The ME in this case is Kat Novak, a young doctor who had a rough childhood in the inner-city projects. When corpses begin arrive in the city morgue having overdosed on some new drug that the labs have never seen before, Kat wants the mayor to issue a press release.  Since he's due for re-election, he is reluctant to do so, and besides -- they're only junkies from the projects. Is it really so important?

Enter Adam Quantrell, the flawless and wealthy director of Cygnus Pharmaceuticals.  Things get tangled when Kat discovers that the substance which put the bodies into her morgue is actually a new, experimental drug under development at Cygnus, and more tangled still when romance flares up between them.

The missing girl of the title is Maeve, Adam's troubled step-daughter, who is now living in the projects and has shadowy connections to the dead drug-users.  And, yes, who had worked in the Cygnus R&D lab for some months before disappearing.  Adam wants to find Maeve in an effort to redeem her, Kat wants to find Maeve to learn more about the overdoses, the police want to find Maeve in connection with the murder of her former boss, the research director at Cygnus, and Maeve does not want to be found.

I'm glad Dr. Gerritsen made the choice to move toward the medical thrillers. The Rizzoli and Isles novels show the fruits of more experience, more attention to detail and more emotional and intellectual involvement on her part. Girl Missing just has a few adolescent growing pains.

Tuesday, November 5, 2013

The Fifth Queen, by Ford Madox Ford

My dear English bookworm friend, Mark, recommended this book to me when I paused to catch my breath during an effusive rave about Wolf Hall.  I think he felt that my new-found affection for Thomas Cromwell was in need of tempering.

 Ford Madox Ford is best known for his WWI-era novel The Good Soldier, which has been on my reading list for several years, but on Mark's recommendation, I went ahead with The Fifth Queen. The fifth queen is, of course, Kathryn Howard, who married the nearly 50 year old, obese, gout-ridden and foul-tempered King Henry VIII when she was 19, a mere three weeks after he divorced Anne of Cleves, whose Teutonic stoutness he couldn't abide.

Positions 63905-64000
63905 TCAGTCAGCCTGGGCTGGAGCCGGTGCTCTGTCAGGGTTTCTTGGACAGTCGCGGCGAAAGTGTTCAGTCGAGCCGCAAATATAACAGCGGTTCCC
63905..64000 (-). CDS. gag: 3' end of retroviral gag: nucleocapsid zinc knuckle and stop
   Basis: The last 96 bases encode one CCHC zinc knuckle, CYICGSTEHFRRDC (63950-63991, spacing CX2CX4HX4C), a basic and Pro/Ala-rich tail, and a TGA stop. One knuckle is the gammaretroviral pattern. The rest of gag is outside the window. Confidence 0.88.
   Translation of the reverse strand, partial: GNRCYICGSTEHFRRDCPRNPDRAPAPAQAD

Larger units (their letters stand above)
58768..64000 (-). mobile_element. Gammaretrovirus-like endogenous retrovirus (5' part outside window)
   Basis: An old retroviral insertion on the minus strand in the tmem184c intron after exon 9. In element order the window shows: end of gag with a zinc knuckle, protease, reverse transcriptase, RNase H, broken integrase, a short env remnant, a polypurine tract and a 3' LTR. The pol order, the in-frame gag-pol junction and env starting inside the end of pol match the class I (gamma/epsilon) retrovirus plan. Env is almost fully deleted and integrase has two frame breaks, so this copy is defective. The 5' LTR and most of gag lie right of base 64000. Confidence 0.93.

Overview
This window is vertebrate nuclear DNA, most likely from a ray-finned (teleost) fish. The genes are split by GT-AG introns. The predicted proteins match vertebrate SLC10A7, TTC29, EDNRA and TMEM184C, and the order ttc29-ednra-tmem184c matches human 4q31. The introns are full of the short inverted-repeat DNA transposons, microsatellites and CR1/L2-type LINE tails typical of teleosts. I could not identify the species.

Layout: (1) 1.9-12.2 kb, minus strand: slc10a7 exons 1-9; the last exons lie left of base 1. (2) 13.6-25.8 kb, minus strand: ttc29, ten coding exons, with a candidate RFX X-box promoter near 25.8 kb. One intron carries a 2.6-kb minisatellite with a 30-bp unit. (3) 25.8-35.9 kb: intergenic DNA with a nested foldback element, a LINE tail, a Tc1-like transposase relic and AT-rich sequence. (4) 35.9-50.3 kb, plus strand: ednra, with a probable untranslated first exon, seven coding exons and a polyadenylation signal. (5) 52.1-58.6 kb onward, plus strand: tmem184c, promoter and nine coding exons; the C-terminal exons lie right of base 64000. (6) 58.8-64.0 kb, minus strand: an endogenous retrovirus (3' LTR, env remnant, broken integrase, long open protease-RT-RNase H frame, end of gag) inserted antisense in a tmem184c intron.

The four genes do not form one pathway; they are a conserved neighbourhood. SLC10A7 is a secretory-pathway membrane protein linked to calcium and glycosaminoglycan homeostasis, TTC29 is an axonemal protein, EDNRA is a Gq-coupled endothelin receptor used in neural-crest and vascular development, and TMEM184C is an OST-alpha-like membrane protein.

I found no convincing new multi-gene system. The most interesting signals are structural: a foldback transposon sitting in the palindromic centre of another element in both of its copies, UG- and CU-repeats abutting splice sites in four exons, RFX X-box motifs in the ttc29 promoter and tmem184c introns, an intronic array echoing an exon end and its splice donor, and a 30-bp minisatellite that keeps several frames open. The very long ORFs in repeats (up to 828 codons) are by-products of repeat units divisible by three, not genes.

Most historians concur that Kathryn was foolhardy and promiscuous. Unlike the dubious evidence cooked up against her cousin, Anne Boleyn, there seems to have been little question that Kathryn was carrying on an affair under Henry's nose. He was devastated -- he genuinely seemed to revel in her high-spirited company -- but he sent her to the executioner at age 21.

Thomas Cromwell was beheaded not long after the Cleves marriage ended, but he permeates every page of The Fifth Queen, a sinister omnipresence with eyes and ears in every dark corner of the kingdom. Hilary Mantel presents Cromwell as at least a more balanced and reasonable character; Ford joins the legions of authors who present him as evil personified -- a manipulative megalomaniac who, in his cunning power games, cost thousands their lives.  On the other hand, Ford paints Kathryn Howard less as a flighty, frivolous girl and more as a pawn in the ruthless politics of Henry's court.

The Fifth Queen is the first novel in a trilogy: The second is Privy Seal: His Last Venture, and The Fifth Queen Crowned is the third. (They are available for free download from

Cromwell rose to the rank of Lord Keeper of the Privy Seal in 1536, and he managed to stay in this post (one of the five highest in the Court) for four years.  In April 1540, Henry advanced him one step further, to Lord Great Chamberlain.  In June of the same year, he was executed, and Henry married Kathryn Howard in July.

Mantel and Ford share the same gift for finding a narrative voice that is just archaic enough to be consistent and credible without being onerous for the modern reader.  They are both talented story-tellers, but a reader with no background whatever in Tudor history will struggle. Mantel expends most of her energy on her characters; Ford invests a great deal in his setting.

Graham Greene, a faithful admirer, astutely observes Ford's attention to light:  "He tries out the impressionist method...The whole story of the struggle between Katharine and Cromwell for the King seems told in shadows – shadows which flicker with the flames of a log-fire, diminish suddenly as a torch recedes, stand calm awhile in the candlelight of a chapel: a cresset flares and all the shadows leap together. Has a novel ever before been lit as carefully as a stage production?"

And in the warmly lit chamber at Austin Friars, previously an Augustinian friary which fell into Cromwell's hands when the Crown seized all the Church's property, Ford gives us our first and very telling glimpse of the Lord Privy Seal.
His plump hands were behind his back, his long upper lip ceaselessly caressed its fellow, moving as one line of a snake's coil glides above another.
Much like his upper lip, Cromwell's mind is rarely still, even in repose. He is the consummate chessmaster, always plotting potential moves far into the future.  As the novel opens, things look relatively secure for him, no matter how they play out.
With the generosity of his wine and the warmth of his fire, his thoughts went many years ahead. He imagined the King either married to or having repudiated the Lady from Cleves, and then dead. Edward, the Seymour child, was his creature, and would be king or dead. Cleves children would be his creations too. Or if he married the Lady Mary he would still be next the throne.